Between week two and three, I realized that the Firefly’s strips were leaving a bit of a residue behind, which looked like the adhesive of a band-aid that had been left on too long. The stickiness was not ideal, and though it washed off easily, it made the product seem literally more tacky than it was. On top of being rendered unusable after 30 hours of use, the Firefly’s overall disposability was its biggest flaw. The velcro straps did hold the device in place as the adhesive strips wore away. But at the same time, it made me wonder if there was a way to build the technology into the cloth straps themselves, and streamline the overall product.
Regardless of this flaw, I was growing accustomed to making the Firefly a part of my warmup and cool down routine — even if my next mile came in at 12:01.
Four to Be Fair
Even though I didn’t beat my unimpressive time, I was feeling good enough after my run to rehydrate and rush over to a Sunday hot yoga class. I assumed it would be a good way to stretch out and recover, rather than a trap for overdoing it. By the time I got home, I knew I was wrong — I was wrecked.
“For someone who is starting out with fitness, recovery devices are not needed as they should not overtrain to allow their body to get into the habit of working out without reaching burnout,” Garder warned. “Challenging yourself and gradually increasing the pace allows beginners to sustain exercising and integrate it into their daily routine.”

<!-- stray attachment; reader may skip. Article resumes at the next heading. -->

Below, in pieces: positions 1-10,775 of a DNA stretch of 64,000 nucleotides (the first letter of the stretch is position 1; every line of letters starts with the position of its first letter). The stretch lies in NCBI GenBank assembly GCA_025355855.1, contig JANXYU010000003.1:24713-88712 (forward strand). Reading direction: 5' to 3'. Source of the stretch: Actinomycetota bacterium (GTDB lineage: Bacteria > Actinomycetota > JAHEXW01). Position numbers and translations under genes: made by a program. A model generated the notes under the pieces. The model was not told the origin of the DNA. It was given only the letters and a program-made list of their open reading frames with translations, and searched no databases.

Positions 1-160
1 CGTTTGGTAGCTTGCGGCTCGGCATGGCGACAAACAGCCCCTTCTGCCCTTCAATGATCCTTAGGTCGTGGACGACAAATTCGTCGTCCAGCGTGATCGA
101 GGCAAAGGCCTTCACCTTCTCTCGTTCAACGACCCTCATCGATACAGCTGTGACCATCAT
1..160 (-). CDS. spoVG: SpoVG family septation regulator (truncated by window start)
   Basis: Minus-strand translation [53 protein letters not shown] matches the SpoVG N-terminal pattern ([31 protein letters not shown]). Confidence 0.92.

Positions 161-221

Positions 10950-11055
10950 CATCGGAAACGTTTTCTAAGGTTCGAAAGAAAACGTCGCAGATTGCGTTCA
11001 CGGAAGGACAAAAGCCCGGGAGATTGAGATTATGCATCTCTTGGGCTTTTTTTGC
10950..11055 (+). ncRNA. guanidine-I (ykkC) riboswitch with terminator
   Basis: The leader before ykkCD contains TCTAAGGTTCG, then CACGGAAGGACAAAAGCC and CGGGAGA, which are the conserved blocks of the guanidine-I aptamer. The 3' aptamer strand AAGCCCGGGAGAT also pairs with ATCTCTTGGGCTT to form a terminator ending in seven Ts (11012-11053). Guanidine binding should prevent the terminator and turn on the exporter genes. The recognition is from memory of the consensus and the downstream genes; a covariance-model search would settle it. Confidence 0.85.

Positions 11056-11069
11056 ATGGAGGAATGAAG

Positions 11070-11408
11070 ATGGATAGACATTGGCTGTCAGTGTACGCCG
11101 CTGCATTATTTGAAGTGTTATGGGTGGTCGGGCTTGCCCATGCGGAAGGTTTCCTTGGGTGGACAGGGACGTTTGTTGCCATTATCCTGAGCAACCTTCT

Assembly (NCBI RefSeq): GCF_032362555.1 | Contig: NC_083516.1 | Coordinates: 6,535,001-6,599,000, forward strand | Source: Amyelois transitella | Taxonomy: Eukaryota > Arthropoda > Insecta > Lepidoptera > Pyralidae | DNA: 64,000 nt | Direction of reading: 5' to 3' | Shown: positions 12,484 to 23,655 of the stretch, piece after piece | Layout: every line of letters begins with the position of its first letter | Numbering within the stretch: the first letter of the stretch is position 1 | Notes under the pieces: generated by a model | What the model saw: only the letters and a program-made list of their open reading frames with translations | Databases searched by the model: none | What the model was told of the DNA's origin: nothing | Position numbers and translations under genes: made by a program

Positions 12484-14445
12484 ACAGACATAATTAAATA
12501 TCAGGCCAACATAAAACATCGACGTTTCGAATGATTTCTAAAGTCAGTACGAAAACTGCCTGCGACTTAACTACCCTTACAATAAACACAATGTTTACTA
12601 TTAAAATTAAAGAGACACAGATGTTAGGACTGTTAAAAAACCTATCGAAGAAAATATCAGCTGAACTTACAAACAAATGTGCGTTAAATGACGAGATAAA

As much as his use of the word “beginner” felt like a neg, he was right. Much like a lightning bug flying right into a tiki torch, the Firefly had me flying too close to the sun. Brown agreed that the “weekend warrior” who doesn’t workout much and goes hard every once in a while “is going to be relegated to unnecessary and limiting amounts of muscle soreness and therefore, might actually be setting themselves back,” he warned. “Instead, that same person who can realistically infuse smaller amounts of physical activity, more frequently, will provide both more appropriate stimulus as well as faster recovery and have a bigger advantage.”
Still, I wore the Firefly for several hours while I groaned through walking my dog, stretching, and hydrating the next day. Typically, when I overexert myself, it takes two days to recover. Whether it was pride, the placebo effect, or increased circulation from the Firefly, I was ready for another slow run after a day or rest. And unsurprisingly, it was a luxurious 12:11 mile, in line with my other leisurely times.
In the end, the Firefly may increase your circulation and potentially recovery time, but it cannot work miracles. And although I will happily use it for the remaining hours I have in the battery that are left, once it ceases to flutter, I probably will revert back to using water, stretching and rest as my recovery tools.
There is something to be said for how a device like the Firefly can bring some novelty into a workout that you have struggled to tackle and are simply getting bored with. But that makes devices like this more of a toy to boost motivation than a tool to make any seismic changes to your fitness levels. But as long as you’re not using the electrical stimulation with the expectation of going from a slow-runner to a star athlete, go ahead and try this at home. You’ll likely lap me.